Full frame, crop sensor DX, APS-C, FX, full frame equivalent… These are terms that get thrown around a lot when it comes to digital cameras and lenses. And rightfully, it can also be a source of confusion for novice or intermediate-level photographers who don’t know what they mean or how it affects their photography. In this article, I’ll attempt to introduce these concepts in simple terms and how they can affect your images when their applied to astrophotography.
TRACKING THE SKY
For the last 3 years, my lightweight portable tracker consisted of an iOptron SkyTracker. It was my primary photography tool through the winters when hauling my scope outside wasn’t always feasible, and through the summer served me well for long exposure Milky Way photography and time lapse sequences.
But while this fine little tracker served me well and provided me with some really great shots of the sky, it left me disappointed about a month back when without warning, it decided to give up the ghost on me as chronicled in this blog post. Winter is rapidly approaching and I needed to get a replacement stat! Enter the Sky-Watcher Star Adventurer! Continue reading “Review: Sky-Watcher Star Adventurer”
From widefield images shot with your camera to deep space images shot with a telescope, all astrophotography can benefit from stacking. Windows users benefit from free tools readily available online such as DeepSkyStacker, as well as some fantastic, albeit expensive, paid applications.
Mac users are left out, as all they have available to them are the expensive, paid options. However, most photographers already have Adobe Lightroom and Photoshop, the most common image editing tools on the market. And you actually can align and stack your astro-images using these tool!
This video will give you a step by step guide into preparing your images in Lightroom for export and stacking in Photoshop. Continue reading “Tutorial: Stacking Night Sky Images in Adobe Photoshop”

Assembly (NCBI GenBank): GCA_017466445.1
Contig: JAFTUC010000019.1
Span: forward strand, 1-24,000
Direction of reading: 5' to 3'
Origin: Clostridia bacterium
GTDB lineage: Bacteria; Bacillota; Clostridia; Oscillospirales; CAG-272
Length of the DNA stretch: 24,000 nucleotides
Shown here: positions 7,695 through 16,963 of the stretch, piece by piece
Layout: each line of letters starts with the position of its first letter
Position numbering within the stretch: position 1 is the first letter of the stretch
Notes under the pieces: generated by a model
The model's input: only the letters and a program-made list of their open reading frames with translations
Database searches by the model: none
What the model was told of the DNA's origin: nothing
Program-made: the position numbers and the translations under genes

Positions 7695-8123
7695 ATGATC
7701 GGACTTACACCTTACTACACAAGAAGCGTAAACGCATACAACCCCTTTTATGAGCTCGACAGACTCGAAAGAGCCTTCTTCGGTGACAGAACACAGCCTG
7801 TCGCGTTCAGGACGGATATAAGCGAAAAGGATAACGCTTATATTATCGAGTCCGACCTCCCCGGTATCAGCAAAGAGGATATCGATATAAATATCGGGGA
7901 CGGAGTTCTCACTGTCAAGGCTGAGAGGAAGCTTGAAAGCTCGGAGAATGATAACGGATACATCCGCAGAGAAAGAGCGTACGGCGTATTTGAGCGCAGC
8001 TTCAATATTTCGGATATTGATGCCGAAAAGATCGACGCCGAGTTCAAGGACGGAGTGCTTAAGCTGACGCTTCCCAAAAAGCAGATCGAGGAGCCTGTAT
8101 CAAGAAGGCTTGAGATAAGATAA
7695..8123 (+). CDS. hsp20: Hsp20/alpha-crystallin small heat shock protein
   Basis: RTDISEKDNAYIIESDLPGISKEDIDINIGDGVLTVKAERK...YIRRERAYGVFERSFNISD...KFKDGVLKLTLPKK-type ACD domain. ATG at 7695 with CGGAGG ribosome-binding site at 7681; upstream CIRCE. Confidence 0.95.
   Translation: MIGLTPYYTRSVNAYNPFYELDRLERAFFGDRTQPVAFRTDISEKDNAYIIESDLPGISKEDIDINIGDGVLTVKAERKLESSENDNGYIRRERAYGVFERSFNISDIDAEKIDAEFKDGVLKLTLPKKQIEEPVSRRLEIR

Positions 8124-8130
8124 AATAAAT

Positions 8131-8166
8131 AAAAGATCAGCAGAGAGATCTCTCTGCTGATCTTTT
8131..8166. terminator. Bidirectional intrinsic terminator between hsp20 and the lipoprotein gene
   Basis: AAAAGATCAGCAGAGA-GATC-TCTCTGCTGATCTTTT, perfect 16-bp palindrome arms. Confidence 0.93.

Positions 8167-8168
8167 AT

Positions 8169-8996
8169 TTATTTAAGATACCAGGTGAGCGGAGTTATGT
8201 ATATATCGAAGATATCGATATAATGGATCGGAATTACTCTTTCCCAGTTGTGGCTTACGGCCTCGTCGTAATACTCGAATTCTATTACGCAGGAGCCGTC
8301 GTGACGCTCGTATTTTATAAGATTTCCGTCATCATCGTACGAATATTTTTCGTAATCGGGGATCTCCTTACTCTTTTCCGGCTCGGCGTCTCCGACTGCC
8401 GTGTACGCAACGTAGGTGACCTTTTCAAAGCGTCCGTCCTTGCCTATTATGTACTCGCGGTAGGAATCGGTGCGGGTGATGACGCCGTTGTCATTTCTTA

Back in the fall of 2013, I had a decision to make. I had been into astrophotography for about a year at this point, and I already knew winter seriously put a kink into my astrophotography plans. My only telescope and mount at the time was my 8″ Meade LX90 on its fork mount. I had owned this telescope for 3 years at that point, and there were 2 things that were quite clear about it already that worked against me in the cold of winter:
- Setup took quite a long time, so I was frozen by the time I was ready to start imaging; and
- Once temperatures hit 0ºC and colder, the display on the handset controller didn’t work any more, making navigating to anything impossible.
I had to do something!
If you’re into astrophotography, chances are that a short focal length apochromatic refractor is on your “to buy” list if you don’t already own one. There are prized instruments for their elimination of chromatic aberration and high contrast, true colour images and the tool of choice for many astrophotographers. The problem the “common folk” face with apo refractors is they tend to be quite pricey for even small apertures. While there are several small aperture apochromatic telescopes available at comparable prices, they often significantly fall short in one department or another.
The Explore Scientific Essential Series ED80 (model # ES-ED0806-01) delivers the goods with solid construction and great optics. It has a few shortcomings and compromises that keep its price affordable, but overall, this fine instrument will fulfil the needs of the most demanding photographer without breaking the bank in the process.
Not a lot to say here other than I’ve been very hard at work trying to make this new site as complete as possible. I’ve gotten the hang of WordPress now and got myself the plugins that I need to make it work the way I want to.
As some of you may know, I spent the better part of last week building my Aurora Borealis section. This includes both an informational section on the aurora as well as my Aurora Forecast Tool. The forecasting tool was a beta work in progress for a week or so as it was being tested and refined. It’s now complete and ready to use. Continue reading “Site updates! Image and video galleries”
Over the last few months, I’ve been trying to come up with tools and resources that I would want to add to a web site that would be useful not only to myself, but to others. Product reviews and tutorials make up a large part of my posts, but I wanted something a bit more substantial – a resource that would have people returning to my site with a reason. And to that end, I’ve added a whole section on the Aurora Borealis. Continue reading “Aurora Borealis Forecasting”